Being downtrodden can be a rich source of humour. There was a joint work in progress from members of Restless Dance Co from Adelaide and Weave Movement Theatre from Melbourne, which gave useful insights for the many artists and arts workers attending into the genesis of dance performance involving performers with a range of disabilities. There were performances also from Louis Tillett, internationally acclaimed singer-songwriter from Sydney, and Michael Crane, a Melbourne writer who incorporates a wide range of musicians in his performance pieces.

Local music artist Akash presented a striking installation. All these artists identify as having a disability, though they do not restrict their work to a narrow preoccupation with disability issues. Other human preoccupations may often seem a more interesting source for art. The local disability visual arts scene is a thriving one, producing much impressive work. There are ongoing political debates to be had around disability arts.

Why should it be segregated from the rest of the arts? This mirrors broader social questions around disability and segregation, in general still alive and well, despite slow advances. Art of Difference has taken a step away from routine ways of looking at disability arts and has given a brief insight into the wide spectrum of artists and arts activity identified with disability.

Maybe this can shift perceptions a degree or two. From recreation to high-level creation, art functions in many ways for people with disability, as for the rest of the community. At the same time, there are still many doors to be opened to achieve full access and recognition for these artists and the work they create, work which emerges from a unique viewing platform on the theatre of humanity. Janice Florence participated in Art of Difference as a dance artist in the Weave-Restless project and as a speaker in several panel discussions.

On this damp Thursday night in winter, the fabric of the former tannery feels rather desolate. Her aspiration is not to disguise but to practise the possibility of being undisguised and, more broadly, of unmasking that which may seem self-evident. Paradoxically, she remains, somehow, inscrutable.

Insofar as it is motivated by a precise regard for efficient communication, the work might be described as an illustrated lecture. The spoken lines alternate with the execution of a drawing of the earth and other planets of the solar system, in chalk, over the extent of the concrete floor.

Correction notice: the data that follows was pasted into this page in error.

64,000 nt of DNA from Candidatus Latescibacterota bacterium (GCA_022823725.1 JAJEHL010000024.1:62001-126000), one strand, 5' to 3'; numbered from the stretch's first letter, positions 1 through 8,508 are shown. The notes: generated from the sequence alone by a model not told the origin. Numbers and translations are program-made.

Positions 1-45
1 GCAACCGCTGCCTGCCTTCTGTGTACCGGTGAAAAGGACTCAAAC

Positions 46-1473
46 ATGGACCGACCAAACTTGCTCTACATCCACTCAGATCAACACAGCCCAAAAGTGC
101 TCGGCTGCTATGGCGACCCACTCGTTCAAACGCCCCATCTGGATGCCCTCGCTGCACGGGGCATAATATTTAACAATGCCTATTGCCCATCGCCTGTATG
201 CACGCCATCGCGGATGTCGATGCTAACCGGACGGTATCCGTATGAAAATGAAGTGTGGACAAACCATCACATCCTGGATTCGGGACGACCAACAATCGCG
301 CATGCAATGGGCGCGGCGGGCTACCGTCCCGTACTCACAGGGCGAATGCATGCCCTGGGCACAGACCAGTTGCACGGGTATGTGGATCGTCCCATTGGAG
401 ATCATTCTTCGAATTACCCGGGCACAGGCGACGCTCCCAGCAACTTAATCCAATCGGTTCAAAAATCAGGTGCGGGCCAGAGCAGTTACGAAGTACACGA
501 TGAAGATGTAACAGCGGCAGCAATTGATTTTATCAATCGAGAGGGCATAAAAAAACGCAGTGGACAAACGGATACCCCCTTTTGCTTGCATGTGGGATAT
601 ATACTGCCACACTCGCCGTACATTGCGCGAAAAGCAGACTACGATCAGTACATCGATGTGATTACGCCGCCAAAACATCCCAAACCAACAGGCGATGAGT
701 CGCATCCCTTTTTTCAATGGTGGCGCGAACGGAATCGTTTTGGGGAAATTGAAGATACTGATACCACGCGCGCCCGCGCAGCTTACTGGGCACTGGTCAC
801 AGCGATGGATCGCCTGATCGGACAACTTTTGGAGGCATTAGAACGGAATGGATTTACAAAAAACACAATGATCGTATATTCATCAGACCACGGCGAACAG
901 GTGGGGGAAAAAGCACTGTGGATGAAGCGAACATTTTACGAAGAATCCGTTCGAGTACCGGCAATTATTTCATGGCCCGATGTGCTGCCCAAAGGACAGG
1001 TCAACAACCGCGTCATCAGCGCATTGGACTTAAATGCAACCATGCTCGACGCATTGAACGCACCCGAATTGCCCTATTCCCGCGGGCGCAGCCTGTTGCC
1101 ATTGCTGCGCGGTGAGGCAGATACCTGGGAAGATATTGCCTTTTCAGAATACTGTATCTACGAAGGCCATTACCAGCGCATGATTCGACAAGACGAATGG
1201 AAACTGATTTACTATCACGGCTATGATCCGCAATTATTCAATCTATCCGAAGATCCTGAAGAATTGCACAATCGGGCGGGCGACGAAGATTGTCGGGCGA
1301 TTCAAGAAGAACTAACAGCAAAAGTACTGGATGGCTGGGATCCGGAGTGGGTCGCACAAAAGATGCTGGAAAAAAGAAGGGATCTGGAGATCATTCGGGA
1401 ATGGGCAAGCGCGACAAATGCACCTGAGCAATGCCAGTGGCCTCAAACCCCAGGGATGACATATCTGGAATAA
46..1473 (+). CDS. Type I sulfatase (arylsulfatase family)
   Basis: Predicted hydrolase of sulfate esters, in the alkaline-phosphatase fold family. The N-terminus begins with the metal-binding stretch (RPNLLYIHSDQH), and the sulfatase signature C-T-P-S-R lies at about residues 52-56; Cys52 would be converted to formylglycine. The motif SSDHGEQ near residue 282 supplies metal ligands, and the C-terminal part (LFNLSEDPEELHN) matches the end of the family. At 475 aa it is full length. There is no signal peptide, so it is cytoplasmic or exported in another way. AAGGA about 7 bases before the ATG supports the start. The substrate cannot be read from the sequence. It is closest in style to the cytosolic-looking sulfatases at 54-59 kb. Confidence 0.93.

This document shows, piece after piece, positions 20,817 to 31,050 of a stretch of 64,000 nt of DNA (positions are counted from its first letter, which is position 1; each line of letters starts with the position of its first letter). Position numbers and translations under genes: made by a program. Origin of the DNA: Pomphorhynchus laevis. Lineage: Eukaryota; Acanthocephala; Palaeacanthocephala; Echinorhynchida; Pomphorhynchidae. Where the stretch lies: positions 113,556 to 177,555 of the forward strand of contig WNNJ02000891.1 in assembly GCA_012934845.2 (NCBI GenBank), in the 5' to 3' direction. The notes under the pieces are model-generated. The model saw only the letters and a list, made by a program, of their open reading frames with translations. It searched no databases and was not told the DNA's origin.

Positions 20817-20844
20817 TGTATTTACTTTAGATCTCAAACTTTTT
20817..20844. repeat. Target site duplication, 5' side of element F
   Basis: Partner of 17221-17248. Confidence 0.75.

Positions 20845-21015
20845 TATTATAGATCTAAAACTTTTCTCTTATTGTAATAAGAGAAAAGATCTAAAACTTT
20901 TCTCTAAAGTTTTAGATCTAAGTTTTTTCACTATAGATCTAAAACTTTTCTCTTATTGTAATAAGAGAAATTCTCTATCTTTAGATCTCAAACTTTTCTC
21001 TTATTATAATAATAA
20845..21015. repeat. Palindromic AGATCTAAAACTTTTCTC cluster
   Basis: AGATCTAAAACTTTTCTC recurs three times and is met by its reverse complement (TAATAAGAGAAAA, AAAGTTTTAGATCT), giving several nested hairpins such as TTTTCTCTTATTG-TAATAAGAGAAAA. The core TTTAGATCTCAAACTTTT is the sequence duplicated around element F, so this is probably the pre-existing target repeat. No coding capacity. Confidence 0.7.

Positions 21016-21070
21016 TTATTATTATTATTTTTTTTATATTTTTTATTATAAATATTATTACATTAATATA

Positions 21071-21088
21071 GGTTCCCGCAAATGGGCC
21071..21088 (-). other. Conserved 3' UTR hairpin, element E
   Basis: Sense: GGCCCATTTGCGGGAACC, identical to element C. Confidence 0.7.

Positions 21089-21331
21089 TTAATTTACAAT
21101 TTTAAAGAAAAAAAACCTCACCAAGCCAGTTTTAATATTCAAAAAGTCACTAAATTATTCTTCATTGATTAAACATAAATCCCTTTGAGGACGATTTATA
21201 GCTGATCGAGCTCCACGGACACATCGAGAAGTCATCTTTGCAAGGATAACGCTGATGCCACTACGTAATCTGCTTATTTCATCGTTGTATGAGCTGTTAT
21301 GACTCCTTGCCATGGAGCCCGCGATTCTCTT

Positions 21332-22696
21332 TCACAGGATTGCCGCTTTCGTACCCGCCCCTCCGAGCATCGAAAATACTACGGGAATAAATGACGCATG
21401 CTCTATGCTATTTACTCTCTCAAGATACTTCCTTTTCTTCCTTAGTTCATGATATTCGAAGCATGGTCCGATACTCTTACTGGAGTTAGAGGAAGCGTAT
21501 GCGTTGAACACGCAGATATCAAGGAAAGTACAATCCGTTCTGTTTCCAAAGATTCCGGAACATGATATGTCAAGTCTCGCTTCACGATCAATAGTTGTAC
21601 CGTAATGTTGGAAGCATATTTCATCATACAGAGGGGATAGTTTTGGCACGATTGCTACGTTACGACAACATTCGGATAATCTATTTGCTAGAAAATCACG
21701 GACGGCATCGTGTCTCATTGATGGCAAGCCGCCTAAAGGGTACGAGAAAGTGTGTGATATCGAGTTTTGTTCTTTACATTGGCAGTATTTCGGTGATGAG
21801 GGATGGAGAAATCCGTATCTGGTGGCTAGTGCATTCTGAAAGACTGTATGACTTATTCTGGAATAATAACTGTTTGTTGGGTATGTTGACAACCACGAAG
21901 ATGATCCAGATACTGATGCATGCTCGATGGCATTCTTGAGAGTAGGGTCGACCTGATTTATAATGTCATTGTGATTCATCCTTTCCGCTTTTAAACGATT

Casado squats to do so, pulling a small construction lamp as its electric chord allows, lighting the ground and only occasionally her face. Her approach to the drawing and its style are as deft and stark as her use of spoken words. By a methodical repetition and variation of these elements, reflections on a holiday in West African Mali open out, steadily, into reflections on subjecthood in the global context. There is an island at the centre of the room: a hollow, elongated sculpture about 20cm high made from dark chocolate, and dotted with chocolate palm trees.

Lit by a single, bare bulb, this island is implied as the sun of the solar system that Casado is sketching. Amongst the 7 Canary Islands, Fuerteventura is considered the oldest in geological terms, and its sweeping beaches are the longest. For these reasons it has been perhaps most insistently mythologised as the place in the Atlantic Ocean where sensory delight and perfect gratification are guaranteed—indefinitely.

Although the choreography of Paradise 2 telescopes to conclude at the chocolate island, Casado does not begin there. She visits it intermittently: having used a word related to economic thinking or analysis, she breaks and chews through one or more palm trees.

Thus speaking, drawing and eating, Casado treats distinctions between tourism and migration as a pattern of assumptions about money and consumption, freedom and responsibility. Together the palm trees amount to nearly grams of chocolate.

As each is taken, the sampled sound of a falling tree is set into reverberation. This eating Untitled - DJ Sasha Vasilyev - Real*Underground*Live (CD) neither private nor necessary, but nor is it powerless, or defensive: it is a highly controlled display of over-gratification.

The quantity of chocolate that passes her lips becomes abject, as does the denuded island, though Casado herself does not. Even so we must hear the tree trunks splitting relentlessly. Over the 35 minutes of the performance, these accumulate into a soundscape that suggests a collapse of any difference between the depletion of natural resources and of human dignity—and we are all complicit.